Ward is the principal for the iMPACT Institute, where she seeks to align communications skills with high performance, productivity, and effective leadership. Prior to this role, she served as director of training for CareerTrack Inc., where she coached and managed more than 200 of the best professional trainers around the world. Ward has been involved with ATD for 22 years as a chapter member, chapter president, and a three-year term on ATD's National Advisors for Chapters. She also was appointed to the ATD board of directors in 2011.
For starters, I asked Ward to share some insights she has learned along during her long career. Like many in our field, she started out as a teacher, in both K-12 and at the higher ed level. Making the transition to corporate training was not always easy, though. As you can expect, Ward encountered some big differences between educating youth learners in a public setting and training working adults. In other words, throughout her career she has learned a lot about all aspects of training—from design to delivery.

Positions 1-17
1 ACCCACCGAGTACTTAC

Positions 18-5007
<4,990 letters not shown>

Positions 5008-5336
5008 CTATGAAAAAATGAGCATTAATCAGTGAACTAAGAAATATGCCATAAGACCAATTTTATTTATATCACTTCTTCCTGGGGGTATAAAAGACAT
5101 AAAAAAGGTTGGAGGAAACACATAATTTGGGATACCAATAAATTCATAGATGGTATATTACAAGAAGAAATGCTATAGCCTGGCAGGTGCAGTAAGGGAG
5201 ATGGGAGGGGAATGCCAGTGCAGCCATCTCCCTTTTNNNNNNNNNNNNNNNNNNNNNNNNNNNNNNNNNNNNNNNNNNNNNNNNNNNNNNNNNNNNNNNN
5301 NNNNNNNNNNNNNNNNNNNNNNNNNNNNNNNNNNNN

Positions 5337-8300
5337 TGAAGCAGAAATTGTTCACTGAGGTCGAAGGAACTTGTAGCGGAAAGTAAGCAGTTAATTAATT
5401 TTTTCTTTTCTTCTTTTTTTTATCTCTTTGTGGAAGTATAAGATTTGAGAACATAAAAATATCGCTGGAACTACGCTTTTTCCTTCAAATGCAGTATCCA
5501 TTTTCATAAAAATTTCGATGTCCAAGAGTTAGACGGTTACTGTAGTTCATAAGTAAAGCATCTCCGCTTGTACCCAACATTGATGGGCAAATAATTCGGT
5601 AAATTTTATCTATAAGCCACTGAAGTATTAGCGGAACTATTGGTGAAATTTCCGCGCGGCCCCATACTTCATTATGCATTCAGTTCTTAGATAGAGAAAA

That’s why she’s a perfect fit to help with the ATD Master Trainer Program, which is an assessment-based offering that covers the entire process of delivering training, including assessment, preparation, creating a positive learning environment, facilitating learning, and evaluating learning. Ward explains that this assessment-based approach is really what separates it from other train-the-trainer programs.
“One of the most powerful that you and I can do as professionals in the workplace today is to step up and say, “I am willing to have my skills assessed and reassessed,’” says Ward.
No doubt, this assessment process can cause anxiety in some practitioners. But Ward reminds us that this is how we, as professionals, grow. Indeed, working in the L&D industry, we understand the importance of performance assessment and ongoing learning. But even L&D pros can get stale. So to step up and practice our skills and learn new skills is not only an effective way to boost our personal career development, says Ward, it is a powerful way to lead by example in our organizations.
And the learning isn’t limited to the four-day, face-to-face event. Ward explains that there is important prep work that learners do before the event, as well as vital learning and review taking place when participants are back at their jobs.